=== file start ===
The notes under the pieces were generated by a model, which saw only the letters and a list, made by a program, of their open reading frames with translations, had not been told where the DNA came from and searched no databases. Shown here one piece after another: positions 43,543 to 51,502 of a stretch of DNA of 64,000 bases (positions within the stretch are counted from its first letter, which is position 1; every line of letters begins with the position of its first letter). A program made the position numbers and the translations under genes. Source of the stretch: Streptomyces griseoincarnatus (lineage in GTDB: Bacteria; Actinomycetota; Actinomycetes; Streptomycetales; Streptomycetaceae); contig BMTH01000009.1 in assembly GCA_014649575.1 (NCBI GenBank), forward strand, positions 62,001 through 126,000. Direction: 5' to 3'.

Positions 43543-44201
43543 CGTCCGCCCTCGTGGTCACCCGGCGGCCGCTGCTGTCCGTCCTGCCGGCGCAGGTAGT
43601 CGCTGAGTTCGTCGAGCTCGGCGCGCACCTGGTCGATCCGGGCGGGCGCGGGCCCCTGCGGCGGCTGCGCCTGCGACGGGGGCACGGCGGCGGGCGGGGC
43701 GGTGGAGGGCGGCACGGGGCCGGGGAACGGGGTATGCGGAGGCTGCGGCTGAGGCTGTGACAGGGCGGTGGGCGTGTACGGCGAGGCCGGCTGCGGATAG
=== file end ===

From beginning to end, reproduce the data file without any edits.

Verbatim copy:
The notes under the pieces were generated by a model, which saw only the letters and a list, made by a program, of their open reading frames with translations, had not been told where the DNA came from and searched no databases. Shown here one piece after another: positions 43,543 to 51,502 of a stretch of DNA of 64,000 bases (positions within the stretch are counted from its first letter, which is position 1; every line of letters begins with the position of its first letter). A program made the position numbers and the translations under genes. Source of the stretch: Streptomyces griseoincarnatus (lineage in GTDB: Bacteria; Actinomycetota; Actinomycetes; Streptomycetales; Streptomycetaceae); contig BMTH01000009.1 in assembly GCA_014649575.1 (NCBI GenBank), forward strand, positions 62,001 through 126,000. Direction: 5' to 3'.

Positions 43543-44201
43543 CGTCCGCCCTCGTGGTCACCCGGCGGCCGCTGCTGTCCGTCCTGCCGGCGCAGGTAGT
43601 CGCTGAGTTCGTCGAGCTCGGCGCGCACCTGGTCGATCCGGGCGGGCGCGGGCCCCTGCGGCGGCTGCGCCTGCGACGGGGGCACGGCGGCGGGCGGGGC
43701 GGTGGAGGGCGGCACGGGGCCGGGGAACGGGGTATGCGGAGGCTGCGGCTGAGGCTGTGACAGGGCGGTGGGCGTGTACGGCGAGGCCGGCTGCGGATAG